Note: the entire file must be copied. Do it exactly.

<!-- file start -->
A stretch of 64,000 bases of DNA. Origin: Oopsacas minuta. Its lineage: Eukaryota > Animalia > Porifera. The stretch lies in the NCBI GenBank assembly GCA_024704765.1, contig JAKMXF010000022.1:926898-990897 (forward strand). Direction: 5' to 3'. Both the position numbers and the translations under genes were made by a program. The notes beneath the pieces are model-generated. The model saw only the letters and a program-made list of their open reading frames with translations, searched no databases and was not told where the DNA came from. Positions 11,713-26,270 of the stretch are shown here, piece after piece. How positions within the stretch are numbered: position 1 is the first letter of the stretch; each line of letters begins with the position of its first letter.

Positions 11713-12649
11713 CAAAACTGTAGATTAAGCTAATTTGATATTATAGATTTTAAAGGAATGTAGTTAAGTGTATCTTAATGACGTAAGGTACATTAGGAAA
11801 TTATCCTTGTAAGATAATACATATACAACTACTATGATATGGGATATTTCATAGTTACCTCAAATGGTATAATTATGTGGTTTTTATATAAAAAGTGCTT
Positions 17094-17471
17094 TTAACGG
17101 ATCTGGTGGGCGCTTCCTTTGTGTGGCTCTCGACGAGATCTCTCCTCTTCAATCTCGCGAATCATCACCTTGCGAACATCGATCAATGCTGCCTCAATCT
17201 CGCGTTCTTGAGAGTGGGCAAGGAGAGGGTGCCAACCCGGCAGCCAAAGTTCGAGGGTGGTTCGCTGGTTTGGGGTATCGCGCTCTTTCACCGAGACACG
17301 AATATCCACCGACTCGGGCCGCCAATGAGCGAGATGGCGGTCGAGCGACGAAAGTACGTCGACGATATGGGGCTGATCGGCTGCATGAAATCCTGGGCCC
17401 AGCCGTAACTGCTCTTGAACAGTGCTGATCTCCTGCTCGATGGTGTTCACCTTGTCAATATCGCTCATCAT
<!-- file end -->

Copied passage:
A stretch of 64,000 bases of DNA. Origin: Oopsacas minuta. Its lineage: Eukaryota > Animalia > Porifera. The stretch lies in the NCBI GenBank assembly GCA_024704765.1, contig JAKMXF010000022.1:926898-990897 (forward strand). Direction: 5' to 3'. Both the position numbers and the translations under genes were made by a program. The notes beneath the pieces are model-generated. The model saw only the letters and a program-made list of their open reading frames with translations, searched no databases and was not told where the DNA came from. Positions 11,713-26,270 of the stretch are shown here, piece after piece. How positions within the stretch are numbered: position 1 is the first letter of the stretch; each line of letters begins with the position of its first letter.

Positions 11713-12649
11713 CAAAACTGTAGATTAAGCTAATTTGATATTATAGATTTTAAAGGAATGTAGTTAAGTGTATCTTAATGACGTAAGGTACATTAGGAAA
11801 TTATCCTTGTAAGATAATACATATACAACTACTATGATATGGGATATTTCATAGTTACCTCAAATGGTATAATTATGTGGTTTTTATATAAAAAGTGCTT
Positions 17094-17471
17094 TTAACGG
17101 ATCTGGTGGGCGCTTCCTTTGTGTGGCTCTCGACGAGATCTCTCCTCTTCAATCTCGCGAATCATCACCTTGCGAACATCGATCAATGCTGCCTCAATCT
17201 CGCGTTCTTGAGAGTGGGCAAGGAGAGGGTGCCAACCCGGCAGCCAAAGTTCGAGGGTGGTTCGCTGGTTTGGGGTATCGCGCTCTTTCACCGAGACACG
17301 AATATCCACCGACTCGGGCCGCCAATGAGCGAGATGGCGGTCGAGCGACGAAAGTACGTCGACGATATGGGGCTGATCGGCTGCATGAAATCCTGGGCCC
17401 AGCCGTAACTGCTCTTGAACAGTGCTGATCTCCTGCTCGATGGTGTTCACCTTGTCAATATCGCTCATCAT